Are you planning to remarry or have you recently remarried? Have you considered how remarriage and estate planning often work hand in hand? In a first marriage, the goals of each spouse are typically aligned: take care of the surviving spouse for as long as he or she lives, and then divide what is left equally among the children. By contrast, if the children are still minors, you set up a trust for the kids until they are adults. This makes sense because most couples jointly own their assets but not necessarily when dealing with remarriage and estate planning.

In a subsequent marriage or when marrying later in life or after amassing significant wealth, however, the goals may not be so perfectly aligned, and the old methods for estate planning may not work as well any more. For example, if you decide to put your new spouse on the title of your home, it is now considered to be owned jointly with the right of survivorship. That means, when you pass, the home becomes the property of your spouse, without restriction, and there may be no guarantee that he or she will pass it along to your children from a prior relationship. Promises can be made, but in the end, they can also be broken.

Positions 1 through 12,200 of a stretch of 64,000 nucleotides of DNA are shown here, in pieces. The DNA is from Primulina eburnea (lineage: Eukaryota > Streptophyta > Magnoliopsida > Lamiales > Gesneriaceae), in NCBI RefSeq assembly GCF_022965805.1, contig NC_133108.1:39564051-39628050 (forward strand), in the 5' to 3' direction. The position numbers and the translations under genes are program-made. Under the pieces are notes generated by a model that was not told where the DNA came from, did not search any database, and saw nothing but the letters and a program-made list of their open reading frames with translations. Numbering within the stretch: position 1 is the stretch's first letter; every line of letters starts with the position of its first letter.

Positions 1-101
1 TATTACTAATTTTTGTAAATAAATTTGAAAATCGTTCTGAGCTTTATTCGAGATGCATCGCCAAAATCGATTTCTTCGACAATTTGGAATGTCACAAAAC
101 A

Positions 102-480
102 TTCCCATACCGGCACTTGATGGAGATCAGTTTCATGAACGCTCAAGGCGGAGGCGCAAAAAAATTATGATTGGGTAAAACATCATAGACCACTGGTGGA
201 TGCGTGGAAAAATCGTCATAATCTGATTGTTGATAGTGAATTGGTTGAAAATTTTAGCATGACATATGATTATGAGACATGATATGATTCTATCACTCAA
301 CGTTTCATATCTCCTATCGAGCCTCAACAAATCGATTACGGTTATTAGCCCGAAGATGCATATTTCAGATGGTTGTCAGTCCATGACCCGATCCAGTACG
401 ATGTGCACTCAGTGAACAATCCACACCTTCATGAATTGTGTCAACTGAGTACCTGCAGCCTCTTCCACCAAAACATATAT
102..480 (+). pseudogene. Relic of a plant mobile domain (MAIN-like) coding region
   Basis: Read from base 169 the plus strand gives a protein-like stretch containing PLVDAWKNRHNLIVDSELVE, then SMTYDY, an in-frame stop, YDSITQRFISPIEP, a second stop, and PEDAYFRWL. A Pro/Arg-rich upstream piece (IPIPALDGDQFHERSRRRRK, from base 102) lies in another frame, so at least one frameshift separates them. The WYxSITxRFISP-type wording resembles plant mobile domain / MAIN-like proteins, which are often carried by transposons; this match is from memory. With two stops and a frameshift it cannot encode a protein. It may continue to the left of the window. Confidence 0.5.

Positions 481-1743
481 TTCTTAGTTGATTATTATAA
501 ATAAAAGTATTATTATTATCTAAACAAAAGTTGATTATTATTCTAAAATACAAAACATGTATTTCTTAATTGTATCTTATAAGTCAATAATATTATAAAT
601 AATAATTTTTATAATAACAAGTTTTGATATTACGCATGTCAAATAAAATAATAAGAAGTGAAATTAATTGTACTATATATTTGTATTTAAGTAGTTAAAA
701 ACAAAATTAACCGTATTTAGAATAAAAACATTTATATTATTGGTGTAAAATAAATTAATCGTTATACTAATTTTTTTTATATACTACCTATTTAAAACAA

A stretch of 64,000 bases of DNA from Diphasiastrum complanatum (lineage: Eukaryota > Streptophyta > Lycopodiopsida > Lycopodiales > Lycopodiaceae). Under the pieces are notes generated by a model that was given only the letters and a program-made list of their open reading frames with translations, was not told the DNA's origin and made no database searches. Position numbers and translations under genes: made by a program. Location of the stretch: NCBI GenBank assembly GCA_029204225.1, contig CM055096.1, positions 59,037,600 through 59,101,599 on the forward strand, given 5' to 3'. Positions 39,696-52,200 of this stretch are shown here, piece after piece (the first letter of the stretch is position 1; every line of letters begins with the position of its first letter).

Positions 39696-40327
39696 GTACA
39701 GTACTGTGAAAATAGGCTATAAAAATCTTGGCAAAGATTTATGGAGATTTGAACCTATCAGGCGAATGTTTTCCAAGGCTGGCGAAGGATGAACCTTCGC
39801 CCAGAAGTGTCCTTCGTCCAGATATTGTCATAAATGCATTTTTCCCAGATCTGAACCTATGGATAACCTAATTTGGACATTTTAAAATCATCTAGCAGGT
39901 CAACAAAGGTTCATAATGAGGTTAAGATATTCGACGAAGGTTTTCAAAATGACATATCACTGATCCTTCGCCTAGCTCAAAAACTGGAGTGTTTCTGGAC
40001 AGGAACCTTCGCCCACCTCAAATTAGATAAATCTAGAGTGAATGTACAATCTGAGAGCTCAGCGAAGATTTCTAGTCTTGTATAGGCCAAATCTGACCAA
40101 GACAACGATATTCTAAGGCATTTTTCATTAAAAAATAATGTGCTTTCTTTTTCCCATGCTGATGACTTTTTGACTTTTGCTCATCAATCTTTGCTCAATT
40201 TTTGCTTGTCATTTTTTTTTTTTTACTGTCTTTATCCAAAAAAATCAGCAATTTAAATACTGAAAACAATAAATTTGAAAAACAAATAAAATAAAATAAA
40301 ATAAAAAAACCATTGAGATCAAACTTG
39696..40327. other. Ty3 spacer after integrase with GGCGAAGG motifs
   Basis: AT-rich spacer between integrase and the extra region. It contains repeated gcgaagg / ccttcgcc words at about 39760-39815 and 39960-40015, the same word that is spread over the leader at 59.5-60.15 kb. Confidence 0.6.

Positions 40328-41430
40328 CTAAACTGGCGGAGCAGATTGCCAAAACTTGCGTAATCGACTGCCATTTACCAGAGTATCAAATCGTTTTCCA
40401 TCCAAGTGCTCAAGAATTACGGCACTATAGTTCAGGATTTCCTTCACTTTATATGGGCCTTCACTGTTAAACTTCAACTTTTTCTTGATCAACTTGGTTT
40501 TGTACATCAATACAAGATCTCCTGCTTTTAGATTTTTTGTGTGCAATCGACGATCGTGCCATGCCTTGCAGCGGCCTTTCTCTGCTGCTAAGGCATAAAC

Therefore, the first tip for remarriage and estate planning should be to consider planning separately. This can be particularly true if you or your soon-to-be spouse has significant assets. This decision may be best made together. Have an honest conversation about your individual estate planning goals. If your goals are sufficiently similar, then you may be able to plan jointly. If they are significantly different, consider having separate attorneys.

Second, if you have significantly more assets than your spouse, consider using a QTIP trust in remarriage and estate planning. With a QTIP Trust, for example, your spouse could continue to live in your home, but upon his or her death, your children and not your spouses’ would inherit the property.

Third, consider naming a trust as the beneficiary of your life insurance. The trust can allow you to control when and to whom monies are distributed, so that you can provide for your spouse during his or her lifetime, and yet keep control over the proceeds. The trust can also protect your spouse from irresponsible spending, creditors, predators, and even estate taxes.

If you have remarried, our office is here to help you develop or revise your estate plan accordingly. Please reach out to us today for assistance.